National Center for Effective Mental Halth Consultation

Children Ages Four to Fove Years

Social and Emotional Milestones Examples of Typical Social and Emotional Development Examples of Risk Factors for Potential Social and Emotional Concerns
Social Development- Attachment:
  • Acts out roles with other children
  • Enjoys cooperative activities
  • Easily participates in individual, small, and large groups
  • Makes up imaginary games and may invite others to play
  • The first two weeks of preschool, the teacher regularly has the children act out how to follow the classroom rules using role plays with eachother.
  • During circle time, all children sit together and participate in songs and activities. After circle time, Kim, Sanjay, and Sara choose to play at the discovery table. They put on smocks and begin playing. Juan and Tommy decide to go to the block area. They quickly get out the blocks and begin building together. Carla and Melissa go to the computer center and work independently on two separate computers. Macy, Harold, and Marcie go to the writing center to work with the teaching assistant on writing their names.
  • Four-year-old Leo rarely joins in with activities occurring in the classroom. He often talks quietly to himself, but his teachers and peers cannot understand his speech patterns. If given the choice, Leo would spend all of his time sitting in a quiet part of the room running a toy train across the windowsill. His behavior is often reported by the teachers as being unpredictable. Sometimes he will get up and move if asked by a peer or teacher and other times he might lash out by, scratching those closest to him.
Emotional Development- Self-Regulation:
  • Recognizes differences in others (e.g., race, disability, height, weight)
  • Expresses and array of emotions with increasing control
  • Is aware of own feelings as well as the feelings of others
  • Verbalizes feelings
  • Shows empathy for others
  • Each morning during circle time, the teachers allow each child to ask a question or share something they have been thinking about. Today, Finn shares that he saw someone in a wheelchair today on the way to school. He asks the teacher, “Why were they rolling instead of walking?” The teacher explains that sometimes people have something happen to their legs so they can’t walk very well. She asks if any of the children have ever seen anyone in a wheelchair before. Will shares that his grandpa rides in a wheel chair, and Lydia says that her uncle has one too. The next day the teacher brings in a wheelchair for the children to look at and explore.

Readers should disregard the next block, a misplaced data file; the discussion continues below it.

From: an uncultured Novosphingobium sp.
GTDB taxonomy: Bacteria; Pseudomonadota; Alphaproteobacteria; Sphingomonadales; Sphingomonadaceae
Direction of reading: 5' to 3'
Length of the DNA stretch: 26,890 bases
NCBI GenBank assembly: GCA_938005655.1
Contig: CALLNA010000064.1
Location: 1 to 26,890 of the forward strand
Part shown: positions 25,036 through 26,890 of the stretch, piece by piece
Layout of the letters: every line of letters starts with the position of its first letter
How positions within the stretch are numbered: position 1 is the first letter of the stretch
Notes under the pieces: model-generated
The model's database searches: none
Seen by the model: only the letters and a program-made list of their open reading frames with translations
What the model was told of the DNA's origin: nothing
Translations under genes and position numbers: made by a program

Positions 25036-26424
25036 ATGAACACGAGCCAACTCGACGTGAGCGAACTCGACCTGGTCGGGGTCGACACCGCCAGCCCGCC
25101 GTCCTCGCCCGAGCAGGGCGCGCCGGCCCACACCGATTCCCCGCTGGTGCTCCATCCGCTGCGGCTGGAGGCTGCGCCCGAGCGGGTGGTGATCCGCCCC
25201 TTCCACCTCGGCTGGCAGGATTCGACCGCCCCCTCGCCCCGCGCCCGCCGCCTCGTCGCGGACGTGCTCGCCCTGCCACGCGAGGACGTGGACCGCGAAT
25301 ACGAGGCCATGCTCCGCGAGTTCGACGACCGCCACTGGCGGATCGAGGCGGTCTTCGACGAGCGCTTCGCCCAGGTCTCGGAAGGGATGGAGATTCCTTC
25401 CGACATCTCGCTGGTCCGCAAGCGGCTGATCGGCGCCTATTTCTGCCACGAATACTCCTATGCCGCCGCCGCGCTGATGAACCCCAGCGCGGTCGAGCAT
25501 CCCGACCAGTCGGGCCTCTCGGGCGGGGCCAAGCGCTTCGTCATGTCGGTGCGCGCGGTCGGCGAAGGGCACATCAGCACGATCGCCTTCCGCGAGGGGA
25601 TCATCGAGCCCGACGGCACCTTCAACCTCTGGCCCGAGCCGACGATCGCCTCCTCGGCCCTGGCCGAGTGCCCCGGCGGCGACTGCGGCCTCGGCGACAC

• When the children are playing a game, an argument begins between several children over who should go first. When the teacher sees this, she asks the three children to go to the problem solving table until they can come up with a solution to their problem. After a few moments they decide that Evie should go first because it was her idea to play the game, Kareem should go next because he asked to play with Evie first, and So-Yung should go last because he was the last to ask to play. The teacher asked if everyone was happy with that solution. All nodded yes and ran off to play.
  • Mary (4 1/2 years) often engages in outbursts inside and out of the classroom. When other children get too close in proximity to her play she will push the other child away. If a child comes too close or gets a toy from her, she will often tantrums for up to 10 minutes, and she often has to be removed to a safe area of the playground or classroom for the safety of her and others. Afterwards, she shows little to no remorse for what she has done. When her teacher asks her why she is doing this, she generally replies, “He (or she) was taking my things.”




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Georgetown University Center for Child and Human Development National Center for Effective Mental Health Consultation